Real Estate Research

From (zone) A to Zombie: UK retail is not always the stuff of nightmares

We believe there is hope for the much-maligned UK high street. Whilst the retail property market  undeniably has areas of weakness, particularly outside of London, there are also pockets of growth.


Patrick Bone

Patrick Bone

Property Analyst

We believe there is hope for the much-maligned UK high street. Whilst the retail property market undeniably has areas of weakness, particularly outside of London, there are also pockets of growth. Schroders has developed a new classification to help identify these opportunities in town centres. Our approach moves away from traditional regionally-based allocation strategies towards a focus on the drivers of performance. Positioning portfolios towards growth in this way should drive returns and provide for better risk management.

Structural changes in consumer behaviour require a new perspective

The standard procedure when analysing the investment performance of the town centre sector is to aggregate locations along regional boundaries. However, consumer behaviour has changed dramatically over the latest economic cycle and the resilience of high streets across the UK to developments such as the increased use of e-commerce is varied. We believe this method is now too blunt a tool to capture the nuances of performance: the high streets of Hull and Harrogate are both in Yorkshire for example, but behave very differently.

Our classification aspires to capture this diversity by segmenting town centres based upon factors underpinning their growth. The drivers of rental growth, or perhaps more accurately rental decline,are varied at town level. Our analysis suggests that performance is not strongly correlated with the size of the local population; large cities and towns have recorded below average rental growth over the past three years. Instead, we look towards locations with a point of difference supporting a solid local economy that drives footfall. This could be the result of a niche occupier base (oil in Aberdeen, R&D in Cambridge), a wealthy catchment (the affluent suburb of Solihull or in the London commuter belt), or perhaps a tourist destination such as Cheltenham or York.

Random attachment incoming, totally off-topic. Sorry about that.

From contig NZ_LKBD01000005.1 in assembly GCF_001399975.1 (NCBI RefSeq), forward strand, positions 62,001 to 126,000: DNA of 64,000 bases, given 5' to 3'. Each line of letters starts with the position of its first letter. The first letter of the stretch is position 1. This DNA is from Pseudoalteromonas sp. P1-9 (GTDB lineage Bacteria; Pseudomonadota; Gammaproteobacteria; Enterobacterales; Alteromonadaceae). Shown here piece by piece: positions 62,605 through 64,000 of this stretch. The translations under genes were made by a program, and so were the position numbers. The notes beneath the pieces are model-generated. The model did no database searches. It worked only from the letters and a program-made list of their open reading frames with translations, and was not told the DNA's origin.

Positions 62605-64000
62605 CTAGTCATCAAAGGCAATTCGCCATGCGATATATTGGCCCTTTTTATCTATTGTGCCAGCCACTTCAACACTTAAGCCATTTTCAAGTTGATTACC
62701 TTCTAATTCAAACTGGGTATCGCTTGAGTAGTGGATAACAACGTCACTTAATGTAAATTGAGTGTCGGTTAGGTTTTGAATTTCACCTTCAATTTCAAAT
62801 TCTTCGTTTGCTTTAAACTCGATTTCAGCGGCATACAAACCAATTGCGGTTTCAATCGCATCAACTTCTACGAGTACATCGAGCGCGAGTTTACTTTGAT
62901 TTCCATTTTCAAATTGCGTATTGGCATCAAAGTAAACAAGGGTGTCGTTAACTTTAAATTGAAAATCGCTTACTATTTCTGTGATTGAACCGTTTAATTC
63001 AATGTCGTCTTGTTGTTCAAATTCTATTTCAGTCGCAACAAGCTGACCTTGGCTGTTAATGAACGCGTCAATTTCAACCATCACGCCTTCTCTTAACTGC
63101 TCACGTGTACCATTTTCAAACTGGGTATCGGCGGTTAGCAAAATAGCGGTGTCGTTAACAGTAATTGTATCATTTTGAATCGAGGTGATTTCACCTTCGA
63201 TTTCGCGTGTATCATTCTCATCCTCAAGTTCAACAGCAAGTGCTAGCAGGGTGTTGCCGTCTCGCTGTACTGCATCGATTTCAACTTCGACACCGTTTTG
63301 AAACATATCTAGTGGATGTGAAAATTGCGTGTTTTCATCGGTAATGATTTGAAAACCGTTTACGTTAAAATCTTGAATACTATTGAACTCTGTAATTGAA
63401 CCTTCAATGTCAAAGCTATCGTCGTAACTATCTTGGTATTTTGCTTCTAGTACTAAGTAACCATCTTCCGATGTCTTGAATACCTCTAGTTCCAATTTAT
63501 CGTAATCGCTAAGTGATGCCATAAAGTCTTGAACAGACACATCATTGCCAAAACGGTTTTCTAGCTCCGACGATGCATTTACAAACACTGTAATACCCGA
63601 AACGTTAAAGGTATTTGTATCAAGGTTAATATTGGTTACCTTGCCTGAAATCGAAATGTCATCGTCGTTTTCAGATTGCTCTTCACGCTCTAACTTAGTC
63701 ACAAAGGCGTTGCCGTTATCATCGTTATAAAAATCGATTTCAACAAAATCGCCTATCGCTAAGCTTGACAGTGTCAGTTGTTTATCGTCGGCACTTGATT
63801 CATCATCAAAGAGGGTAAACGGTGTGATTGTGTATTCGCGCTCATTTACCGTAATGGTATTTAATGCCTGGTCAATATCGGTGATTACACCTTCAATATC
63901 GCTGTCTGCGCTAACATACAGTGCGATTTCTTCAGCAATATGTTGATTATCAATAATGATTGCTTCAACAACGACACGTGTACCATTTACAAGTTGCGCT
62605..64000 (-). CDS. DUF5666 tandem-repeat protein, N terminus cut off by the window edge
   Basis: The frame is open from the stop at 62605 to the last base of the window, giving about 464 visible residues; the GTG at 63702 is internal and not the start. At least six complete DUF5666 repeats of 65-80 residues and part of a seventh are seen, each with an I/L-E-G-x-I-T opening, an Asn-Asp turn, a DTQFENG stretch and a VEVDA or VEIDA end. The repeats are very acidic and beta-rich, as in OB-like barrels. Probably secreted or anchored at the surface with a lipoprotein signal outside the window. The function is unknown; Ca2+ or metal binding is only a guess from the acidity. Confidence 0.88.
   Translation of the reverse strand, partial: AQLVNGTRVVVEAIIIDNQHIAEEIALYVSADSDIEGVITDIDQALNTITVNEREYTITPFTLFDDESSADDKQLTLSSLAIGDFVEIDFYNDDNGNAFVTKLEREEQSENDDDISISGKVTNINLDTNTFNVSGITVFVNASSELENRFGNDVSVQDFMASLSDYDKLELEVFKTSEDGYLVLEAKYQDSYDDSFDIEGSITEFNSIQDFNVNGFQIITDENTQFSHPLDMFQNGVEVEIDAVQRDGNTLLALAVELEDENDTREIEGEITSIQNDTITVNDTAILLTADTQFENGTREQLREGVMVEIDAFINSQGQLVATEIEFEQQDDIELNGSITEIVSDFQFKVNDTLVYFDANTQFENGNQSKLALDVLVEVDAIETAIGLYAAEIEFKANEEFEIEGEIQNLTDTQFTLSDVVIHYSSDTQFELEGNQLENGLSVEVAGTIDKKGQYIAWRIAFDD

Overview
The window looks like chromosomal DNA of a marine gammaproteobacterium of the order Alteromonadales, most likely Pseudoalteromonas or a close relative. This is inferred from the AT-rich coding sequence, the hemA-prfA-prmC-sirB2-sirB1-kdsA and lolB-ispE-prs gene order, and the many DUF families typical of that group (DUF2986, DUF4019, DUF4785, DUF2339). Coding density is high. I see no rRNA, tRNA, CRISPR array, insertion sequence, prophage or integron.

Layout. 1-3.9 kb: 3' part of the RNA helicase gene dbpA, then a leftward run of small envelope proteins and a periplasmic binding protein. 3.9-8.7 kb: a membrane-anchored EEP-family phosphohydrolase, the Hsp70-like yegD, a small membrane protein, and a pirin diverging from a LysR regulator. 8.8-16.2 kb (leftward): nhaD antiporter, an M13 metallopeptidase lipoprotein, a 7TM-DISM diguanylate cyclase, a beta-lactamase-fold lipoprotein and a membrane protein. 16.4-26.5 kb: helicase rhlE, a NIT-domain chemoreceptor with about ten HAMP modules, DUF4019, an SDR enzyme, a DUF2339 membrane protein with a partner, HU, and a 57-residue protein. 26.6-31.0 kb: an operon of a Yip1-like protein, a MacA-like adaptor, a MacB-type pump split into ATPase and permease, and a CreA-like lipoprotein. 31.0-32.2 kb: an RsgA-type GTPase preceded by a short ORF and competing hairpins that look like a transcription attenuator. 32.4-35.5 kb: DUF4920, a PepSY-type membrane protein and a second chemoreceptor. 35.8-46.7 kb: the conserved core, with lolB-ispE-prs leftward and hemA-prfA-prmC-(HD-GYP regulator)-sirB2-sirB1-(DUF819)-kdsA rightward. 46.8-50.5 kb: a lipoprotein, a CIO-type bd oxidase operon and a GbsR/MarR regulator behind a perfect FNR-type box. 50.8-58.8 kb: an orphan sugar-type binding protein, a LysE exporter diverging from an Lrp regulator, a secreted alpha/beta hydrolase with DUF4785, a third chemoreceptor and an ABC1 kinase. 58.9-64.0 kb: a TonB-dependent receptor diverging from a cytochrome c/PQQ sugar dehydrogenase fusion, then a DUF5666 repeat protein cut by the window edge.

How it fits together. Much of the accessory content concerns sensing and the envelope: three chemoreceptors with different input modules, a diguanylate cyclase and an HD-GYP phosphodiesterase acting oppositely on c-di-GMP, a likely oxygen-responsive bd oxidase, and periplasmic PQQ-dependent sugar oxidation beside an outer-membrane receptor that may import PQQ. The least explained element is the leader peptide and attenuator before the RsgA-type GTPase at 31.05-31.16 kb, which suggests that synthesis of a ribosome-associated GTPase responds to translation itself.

Cathedrals, clones and zombies: not just your average high street

Our analysis suggests that the UK’s high streets can be arranged into a hierarchy based on their
potential to outperform the average town centre, from robust London suburbs down to zombie towns (Table 1). Towards the top end of the hierarchy regional centres such as Bath, Cambridge and Guildford are characterised by having a strong tourist trade and a lack of big city competition that makes them defensive to the internet. The local populations are often relatively wealthy and like to shop in the pleasant environments of their local high streets. The bottom of the hierarchy is home to clone and zombie towns, such as Wolverhampton, Bangor and Wigan. Both groups will have high streets dominated by generic retailers, above average vacancy rates and limited population growth. However, whilst clone towns still function as viable shopping locations, the high streets of zombie towns are often in terminal decline.

Important Information:

The views and opinions contained herein are those of Schroder Property Investment Management Limited and may not necessarily represent views expressed or reflected in other Schroders communications, strategies or funds.

For professional investors and advisors only. This document is not suitable for retail clients.

This document is intended to be for information purposes only and it is not intended as promotional material in any respect. The material is not intended as an offer or solicitation for the purchase or sale of any financial instrument. The material is not intended to provide, and should not be relied on for, accounting, legal or tax advice, or investment recommendations. Information herein is believed to be reliable but Schroder Property Investment Management Limited (Schroders) does not warrant its completeness or accuracy. No responsibility can be accepted for errors of fact or opinion. This does not exclude or restrict any duty or liability that Schroders has to its customers under the Financial Services and Markets Act 2000 (as amended from time to
time) or any other regulatory system. Schroders has expressed its own views and opinions in this document and these may change. Reliance should not be placed on the views and information in the document when taking individual investment and/or strategic decisions.

Any forecasts in this document should not be relied upon, are not guaranteed and are provided only as at the date of issue. Our forecasts are based on our own assumptions which may change. We accept no responsibility for any errors of fact or opinion and assume no obligation to provide you with any changes to our assumptions or forecasts. Forecasts and assumptions may be affected by external economic or other factors.

Past performance is not a guide to future performance and may not be repeated. The value of investments and the income from them can go down as well as up and investors may not get back the amount originally invested.

Issued by Schroder Property Investment Management Limited, 31 Gresham Street, London EC2V 7QA. Registration No. 1188240 England.Authorised and regulated by the Financial Conduct Authority.For your security, communications may be taped or monitored.